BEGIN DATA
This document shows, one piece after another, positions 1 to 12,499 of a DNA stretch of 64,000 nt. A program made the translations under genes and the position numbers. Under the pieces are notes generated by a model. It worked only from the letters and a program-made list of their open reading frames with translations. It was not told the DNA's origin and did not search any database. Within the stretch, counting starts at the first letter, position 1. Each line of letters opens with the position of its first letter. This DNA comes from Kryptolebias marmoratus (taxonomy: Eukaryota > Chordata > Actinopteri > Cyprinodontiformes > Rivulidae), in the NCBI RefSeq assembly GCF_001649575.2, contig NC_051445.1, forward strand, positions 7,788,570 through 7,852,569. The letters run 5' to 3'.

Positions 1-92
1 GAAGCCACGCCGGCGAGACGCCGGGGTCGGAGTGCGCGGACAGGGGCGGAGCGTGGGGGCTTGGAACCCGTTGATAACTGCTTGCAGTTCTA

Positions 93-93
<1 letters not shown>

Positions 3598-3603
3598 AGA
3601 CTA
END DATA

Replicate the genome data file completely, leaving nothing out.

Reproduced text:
This document shows, one piece after another, positions 1 to 12,499 of a DNA stretch of 64,000 nt. A program made the translations under genes and the position numbers. Under the pieces are notes generated by a model. It worked only from the letters and a program-made list of their open reading frames with translations. It was not told the DNA's origin and did not search any database. Within the stretch, counting starts at the first letter, position 1. Each line of letters opens with the position of its first letter. This DNA comes from Kryptolebias marmoratus (taxonomy: Eukaryota > Chordata > Actinopteri > Cyprinodontiformes > Rivulidae), in the NCBI RefSeq assembly GCF_001649575.2, contig NC_051445.1, forward strand, positions 7,788,570 through 7,852,569. The letters run 5' to 3'.

Positions 1-92
1 GAAGCCACGCCGGCGAGACGCCGGGGTCGGAGTGCGCGGACAGGGGCGGAGCGTGGGGGCTTGGAACCCGTTGATAACTGCTTGCAGTTCTA

Positions 93-93
<1 letters not shown>

Positions 3598-3603
3598 AGA
3601 CTA